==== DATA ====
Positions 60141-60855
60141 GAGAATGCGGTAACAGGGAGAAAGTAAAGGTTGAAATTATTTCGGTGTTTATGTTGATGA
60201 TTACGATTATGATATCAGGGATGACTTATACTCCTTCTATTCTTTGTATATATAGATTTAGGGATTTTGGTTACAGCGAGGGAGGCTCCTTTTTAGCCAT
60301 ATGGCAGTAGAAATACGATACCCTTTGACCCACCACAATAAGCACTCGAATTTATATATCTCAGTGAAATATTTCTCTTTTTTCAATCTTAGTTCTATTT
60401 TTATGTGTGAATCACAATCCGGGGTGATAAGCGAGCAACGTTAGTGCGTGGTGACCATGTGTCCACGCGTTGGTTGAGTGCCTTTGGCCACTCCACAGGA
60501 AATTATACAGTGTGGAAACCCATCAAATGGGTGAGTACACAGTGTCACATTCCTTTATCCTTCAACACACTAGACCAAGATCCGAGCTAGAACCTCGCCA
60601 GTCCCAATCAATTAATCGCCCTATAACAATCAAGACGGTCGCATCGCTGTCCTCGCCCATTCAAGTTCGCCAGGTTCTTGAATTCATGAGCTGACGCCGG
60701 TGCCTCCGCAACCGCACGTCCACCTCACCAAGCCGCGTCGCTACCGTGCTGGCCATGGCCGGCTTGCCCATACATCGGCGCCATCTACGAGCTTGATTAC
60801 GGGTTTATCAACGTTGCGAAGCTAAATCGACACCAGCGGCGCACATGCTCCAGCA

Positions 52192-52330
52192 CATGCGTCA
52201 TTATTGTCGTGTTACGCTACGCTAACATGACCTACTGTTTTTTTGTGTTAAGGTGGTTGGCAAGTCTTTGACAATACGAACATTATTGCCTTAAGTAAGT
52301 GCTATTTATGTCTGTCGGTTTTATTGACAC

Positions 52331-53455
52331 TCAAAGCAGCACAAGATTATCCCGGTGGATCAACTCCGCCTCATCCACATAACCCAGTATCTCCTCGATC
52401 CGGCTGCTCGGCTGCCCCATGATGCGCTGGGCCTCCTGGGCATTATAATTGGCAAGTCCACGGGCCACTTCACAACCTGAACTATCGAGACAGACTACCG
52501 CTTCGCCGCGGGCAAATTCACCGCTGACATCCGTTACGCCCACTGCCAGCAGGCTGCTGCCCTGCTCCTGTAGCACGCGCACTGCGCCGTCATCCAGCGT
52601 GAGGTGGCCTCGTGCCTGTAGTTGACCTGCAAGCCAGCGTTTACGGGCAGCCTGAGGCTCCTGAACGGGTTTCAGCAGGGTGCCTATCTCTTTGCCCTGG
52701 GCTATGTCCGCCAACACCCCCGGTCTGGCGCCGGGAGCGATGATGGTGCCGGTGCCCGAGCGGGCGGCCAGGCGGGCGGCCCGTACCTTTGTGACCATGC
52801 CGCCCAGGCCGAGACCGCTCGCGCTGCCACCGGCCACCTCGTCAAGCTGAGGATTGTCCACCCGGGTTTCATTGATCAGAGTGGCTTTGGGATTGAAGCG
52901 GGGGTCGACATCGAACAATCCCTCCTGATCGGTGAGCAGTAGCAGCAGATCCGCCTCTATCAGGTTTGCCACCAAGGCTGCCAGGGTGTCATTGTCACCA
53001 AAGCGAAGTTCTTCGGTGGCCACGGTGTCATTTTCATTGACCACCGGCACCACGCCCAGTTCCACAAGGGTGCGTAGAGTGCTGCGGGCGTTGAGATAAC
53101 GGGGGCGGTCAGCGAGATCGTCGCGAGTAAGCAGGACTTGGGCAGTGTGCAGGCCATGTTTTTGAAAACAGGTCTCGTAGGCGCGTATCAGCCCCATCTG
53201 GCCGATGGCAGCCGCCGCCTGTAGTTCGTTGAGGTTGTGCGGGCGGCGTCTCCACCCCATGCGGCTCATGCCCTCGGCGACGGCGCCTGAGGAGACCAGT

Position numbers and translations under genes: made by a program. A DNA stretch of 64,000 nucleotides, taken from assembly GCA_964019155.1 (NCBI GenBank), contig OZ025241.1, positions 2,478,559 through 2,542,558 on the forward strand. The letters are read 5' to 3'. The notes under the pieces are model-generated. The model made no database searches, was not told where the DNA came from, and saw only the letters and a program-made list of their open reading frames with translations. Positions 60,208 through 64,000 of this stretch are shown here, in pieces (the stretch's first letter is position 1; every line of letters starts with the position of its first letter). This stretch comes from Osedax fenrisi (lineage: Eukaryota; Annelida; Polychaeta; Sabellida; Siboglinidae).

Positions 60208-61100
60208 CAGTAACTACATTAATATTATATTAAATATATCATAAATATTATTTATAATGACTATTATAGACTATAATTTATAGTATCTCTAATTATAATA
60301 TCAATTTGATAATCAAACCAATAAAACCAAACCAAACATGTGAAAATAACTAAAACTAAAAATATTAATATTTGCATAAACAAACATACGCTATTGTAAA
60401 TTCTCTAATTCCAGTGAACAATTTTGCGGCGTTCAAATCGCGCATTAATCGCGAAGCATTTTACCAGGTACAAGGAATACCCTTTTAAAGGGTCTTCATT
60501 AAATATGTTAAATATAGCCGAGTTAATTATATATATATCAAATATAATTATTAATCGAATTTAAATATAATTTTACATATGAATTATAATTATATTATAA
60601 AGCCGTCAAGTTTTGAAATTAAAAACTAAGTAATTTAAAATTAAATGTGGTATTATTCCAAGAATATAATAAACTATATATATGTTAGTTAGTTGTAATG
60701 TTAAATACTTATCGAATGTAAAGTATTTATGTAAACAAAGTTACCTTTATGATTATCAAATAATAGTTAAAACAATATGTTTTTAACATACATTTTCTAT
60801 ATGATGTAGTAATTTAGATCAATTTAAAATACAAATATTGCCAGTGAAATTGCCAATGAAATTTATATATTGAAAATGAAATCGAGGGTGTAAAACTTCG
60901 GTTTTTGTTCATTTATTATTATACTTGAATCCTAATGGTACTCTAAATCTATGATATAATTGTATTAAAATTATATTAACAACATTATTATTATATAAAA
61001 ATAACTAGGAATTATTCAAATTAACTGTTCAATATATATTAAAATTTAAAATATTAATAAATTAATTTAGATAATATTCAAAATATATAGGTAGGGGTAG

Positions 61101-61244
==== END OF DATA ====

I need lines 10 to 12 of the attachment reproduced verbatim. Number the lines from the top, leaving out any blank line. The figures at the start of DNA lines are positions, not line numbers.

Positions 52192-52330
52192 CATGCGTCA
52201 TTATTGTCGTGTTACGCTACGCTAACATGACCTACTGTTTTTTTGTGTTAAGGTGGTTGGCAAGTCTTTGACAATACGAACATTATTGCCTTAAGTAAGT